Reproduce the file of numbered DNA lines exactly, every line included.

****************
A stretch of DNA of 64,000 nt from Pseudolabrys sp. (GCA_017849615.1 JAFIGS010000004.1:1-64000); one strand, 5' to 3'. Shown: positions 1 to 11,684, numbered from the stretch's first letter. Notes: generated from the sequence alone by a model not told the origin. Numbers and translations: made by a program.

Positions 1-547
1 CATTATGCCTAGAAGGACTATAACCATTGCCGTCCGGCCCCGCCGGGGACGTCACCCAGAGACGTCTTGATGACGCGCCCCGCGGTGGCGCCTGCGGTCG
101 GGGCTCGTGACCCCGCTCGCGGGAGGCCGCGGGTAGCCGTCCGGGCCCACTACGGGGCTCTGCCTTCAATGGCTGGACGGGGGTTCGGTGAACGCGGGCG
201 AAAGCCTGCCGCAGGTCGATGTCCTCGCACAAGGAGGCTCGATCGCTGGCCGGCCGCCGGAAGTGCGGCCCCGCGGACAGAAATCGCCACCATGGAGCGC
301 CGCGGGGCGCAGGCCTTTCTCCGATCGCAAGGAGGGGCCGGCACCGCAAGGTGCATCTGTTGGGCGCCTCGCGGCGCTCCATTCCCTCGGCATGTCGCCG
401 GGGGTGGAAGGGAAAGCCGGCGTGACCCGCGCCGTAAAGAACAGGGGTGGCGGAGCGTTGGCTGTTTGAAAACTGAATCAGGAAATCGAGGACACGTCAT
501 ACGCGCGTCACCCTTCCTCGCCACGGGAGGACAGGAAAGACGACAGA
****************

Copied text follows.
A stretch of DNA of 64,000 nt from Pseudolabrys sp. (GCA_017849615.1 JAFIGS010000004.1:1-64000); one strand, 5' to 3'. Shown: positions 1 to 11,684, numbered from the stretch's first letter. Notes: generated from the sequence alone by a model not told the origin. Numbers and translations: made by a program.

Positions 1-547
1 CATTATGCCTAGAAGGACTATAACCATTGCCGTCCGGCCCCGCCGGGGACGTCACCCAGAGACGTCTTGATGACGCGCCCCGCGGTGGCGCCTGCGGTCG
101 GGGCTCGTGACCCCGCTCGCGGGAGGCCGCGGGTAGCCGTCCGGGCCCACTACGGGGCTCTGCCTTCAATGGCTGGACGGGGGTTCGGTGAACGCGGGCG
201 AAAGCCTGCCGCAGGTCGATGTCCTCGCACAAGGAGGCTCGATCGCTGGCCGGCCGCCGGAAGTGCGGCCCCGCGGACAGAAATCGCCACCATGGAGCGC
301 CGCGGGGCGCAGGCCTTTCTCCGATCGCAAGGAGGGGCCGGCACCGCAAGGTGCATCTGTTGGGCGCCTCGCGGCGCTCCATTCCCTCGGCATGTCGCCG
401 GGGGTGGAAGGGAAAGCCGGCGTGACCCGCGCCGTAAAGAACAGGGGTGGCGGAGCGTTGGCTGTTTGAAAACTGAATCAGGAAATCGAGGACACGTCAT
501 ACGCGCGTCACCCTTCCTCGCCACGGGAGGACAGGAAAGACGACAGA